Iowa's 2006 Deer Outlook -- Top Areas For Trophy Bucks

Last month we profiled the best places for harvesting a deer; this month we track the big boys. Here are the Hawkeye venues with the highest wallhanger potential.

Math was never my best subject in school, but here's a calculation that really adds up for deer hunters in Iowa: Fewer deer + educated hunters = more trophies.

That formula may not make sense at first glance, but combine a look at the recent history of deer hunting in Iowa with the results of Iowa Department of Natural Resources surveys and scouting reports from avid deer hunters, and 2006 looks likely to be another banner year for whitetail hunters in the Hawkeye State.

TOO MUCH OF A GOOD THING

Our herd mushroomed in the 1990s and early 2000s, and that large population of deer translated into a proportionally large population of bucks. The downside of the large population of deer in Iowa was problems with crop damage and excessive insurance claims due to car/deer accidents.

The IDNR persistently adjusted and liberalized deer hunting seasons and regulations over the past decade in an effort to get ahead of our burgeoning deer herd, and last year hunters killed a record 211,000 deer in Iowa. Some hunters expressed concern at the high kill, adding that they'd seen fewer deer than they had in recent years.

IDNR deer management biologist Willie Suchy acknowledges that numbers in northwest and north-central Iowa are down compared to several years ago, but he's of the opinion that the reduction shouldn't affect meat or trophy hunting.

"Hunters may not see as many deer, but they should have the opportunity to kill as many as they did in years past," he noted. "Where there might have been 20 deer per square mile a couple years ago in areas of good habitat in northern Iowa, this year there might be only 10 or 15. We still have good deer numbers in those areas -- we just don't have excess numbers like we used to.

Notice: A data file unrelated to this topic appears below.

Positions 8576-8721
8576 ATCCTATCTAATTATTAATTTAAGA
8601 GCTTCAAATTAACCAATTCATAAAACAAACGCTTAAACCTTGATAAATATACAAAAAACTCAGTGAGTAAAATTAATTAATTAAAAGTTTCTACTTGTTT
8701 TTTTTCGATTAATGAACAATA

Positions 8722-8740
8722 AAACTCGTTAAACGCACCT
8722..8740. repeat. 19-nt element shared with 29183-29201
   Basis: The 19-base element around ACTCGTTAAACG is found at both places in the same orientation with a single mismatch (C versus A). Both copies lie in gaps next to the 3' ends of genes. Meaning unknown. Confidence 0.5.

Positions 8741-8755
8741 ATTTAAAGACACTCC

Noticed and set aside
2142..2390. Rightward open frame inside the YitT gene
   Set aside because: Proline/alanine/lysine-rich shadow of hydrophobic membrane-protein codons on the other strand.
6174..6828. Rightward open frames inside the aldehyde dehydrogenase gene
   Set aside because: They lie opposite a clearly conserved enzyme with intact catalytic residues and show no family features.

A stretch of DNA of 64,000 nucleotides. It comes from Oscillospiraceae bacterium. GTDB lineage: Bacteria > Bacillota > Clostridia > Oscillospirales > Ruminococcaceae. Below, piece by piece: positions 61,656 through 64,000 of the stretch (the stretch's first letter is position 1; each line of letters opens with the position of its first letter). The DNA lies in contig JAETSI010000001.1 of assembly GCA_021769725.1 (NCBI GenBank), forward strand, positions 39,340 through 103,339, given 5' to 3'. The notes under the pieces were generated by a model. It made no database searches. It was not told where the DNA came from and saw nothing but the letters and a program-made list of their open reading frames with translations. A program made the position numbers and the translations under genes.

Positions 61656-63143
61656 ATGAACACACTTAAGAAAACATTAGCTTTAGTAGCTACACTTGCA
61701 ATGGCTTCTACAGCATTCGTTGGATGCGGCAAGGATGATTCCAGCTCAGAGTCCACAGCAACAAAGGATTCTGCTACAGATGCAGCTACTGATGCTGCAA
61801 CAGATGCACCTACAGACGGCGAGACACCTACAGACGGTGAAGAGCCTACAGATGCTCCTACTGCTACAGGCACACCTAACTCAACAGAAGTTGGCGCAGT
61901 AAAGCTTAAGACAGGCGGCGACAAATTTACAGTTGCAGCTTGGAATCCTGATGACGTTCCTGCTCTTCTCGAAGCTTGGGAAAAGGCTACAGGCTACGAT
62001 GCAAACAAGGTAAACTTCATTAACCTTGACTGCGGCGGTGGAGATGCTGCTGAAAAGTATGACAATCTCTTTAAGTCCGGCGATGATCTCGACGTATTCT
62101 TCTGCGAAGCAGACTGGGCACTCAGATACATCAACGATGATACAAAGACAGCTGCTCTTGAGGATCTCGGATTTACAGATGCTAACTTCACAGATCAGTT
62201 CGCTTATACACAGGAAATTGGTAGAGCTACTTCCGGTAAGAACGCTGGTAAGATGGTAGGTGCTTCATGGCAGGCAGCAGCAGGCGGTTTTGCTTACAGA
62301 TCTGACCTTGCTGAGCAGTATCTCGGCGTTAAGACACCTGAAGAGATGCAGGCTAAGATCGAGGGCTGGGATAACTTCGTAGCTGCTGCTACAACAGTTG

"The way things are going, we're going to have a lower total deer population, but trophy hunting equal to, or maybe better, than when our deer herd was oversized. Our hunters are doing an excellent job of buying into the strategy of shooting does to help us control the herd -- passing up small bucks and only taking older, larger bucks for trophies."

WHERE THE BUCKS WERE -- AND WHERE THEY WILL BE

Given that optimistic forecast for those searching for trophy bucks, a look at past harvests can help predict where to find wallhangers this year.

Our most comprehensive archive of trophy distribution and harvest is the IDNR's Trophy Deer Registry. As reporting is voluntary, the registry doesn't include every trophy-grade deer surrendered by Iowa's fields and woods since the list's inception in 1954. But the animals entered since these records first began to be kept closely parallel total deer distribution and harvest, so the registry offers a valid look at where and how the Hawkeye State's biggest bucks were killed.

Minimum scores for entry into the Trophy Deer Registry are 150 points Boone and Crockett for both typical and non-typical gun kills. Bow or crossbow kills have to be 135 points Pope & Young for typicals and 155 points for non-typicals.

According to the Trophy Deer Registry, northeast and south-central Iowa offer the best chance to tag a trophy-caliber buck in the Hawkeye State. Allamakee County, in far northeast Iowa, is our all-time top trophy producer, totaling 363 entries in the registry since 1954. Marion County, in south-central Iowa, holds second place, with 274 entries. Clayton County, again in far northeast Iowa, holds third place with 261 trophies, while Warren and Monroe counties, both in the south-central part of the state, hold fourth and fifth places with Warren at 255 entries and Monroe at 246.

"Northeast Iowa has the habitat to produce a lot of deer, and terrain that lets some of the bucks reach trophy size," said Suchy. "South-central Iowa has more broken terrain, which is actually good deer habitat. We're probably always going to see more trophies from northeast and southern counties, simply because those areas have larger populations of deer."

A careful look at year-by-year entries reveals trends: for northeast Iowa to enter more total racks in the registry, and for the racks from southern Iowa to be slightly larger. While both areas produced racks that scored 180 or more points on B&C and P&Y score sheets, southern counties tended to enter more racks in the 170 class and above, while entries from northeastern counties trended more towards 150- to 170-class racks.